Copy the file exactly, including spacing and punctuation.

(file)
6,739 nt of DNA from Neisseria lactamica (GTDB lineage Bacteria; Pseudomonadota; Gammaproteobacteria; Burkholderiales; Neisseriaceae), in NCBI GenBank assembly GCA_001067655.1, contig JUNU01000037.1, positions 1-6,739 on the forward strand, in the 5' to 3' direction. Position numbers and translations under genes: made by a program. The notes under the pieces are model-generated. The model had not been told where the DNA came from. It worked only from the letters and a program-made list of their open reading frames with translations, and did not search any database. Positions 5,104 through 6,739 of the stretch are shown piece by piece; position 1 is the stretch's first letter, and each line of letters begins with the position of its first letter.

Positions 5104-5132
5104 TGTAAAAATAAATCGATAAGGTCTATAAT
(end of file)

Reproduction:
6,739 nt of DNA from Neisseria lactamica (GTDB lineage Bacteria; Pseudomonadota; Gammaproteobacteria; Burkholderiales; Neisseriaceae), in NCBI GenBank assembly GCA_001067655.1, contig JUNU01000037.1, positions 1-6,739 on the forward strand, in the 5' to 3' direction. Position numbers and translations under genes: made by a program. The notes under the pieces are model-generated. The model had not been told where the DNA came from. It worked only from the letters and a program-made list of their open reading frames with translations, and did not search any database. Positions 5,104 through 6,739 of the stretch are shown piece by piece; position 1 is the stretch's first letter, and each line of letters begins with the position of its first letter.

Positions 5104-5132
5104 TGTAAAAATAAATCGATAAGGTCTATAAT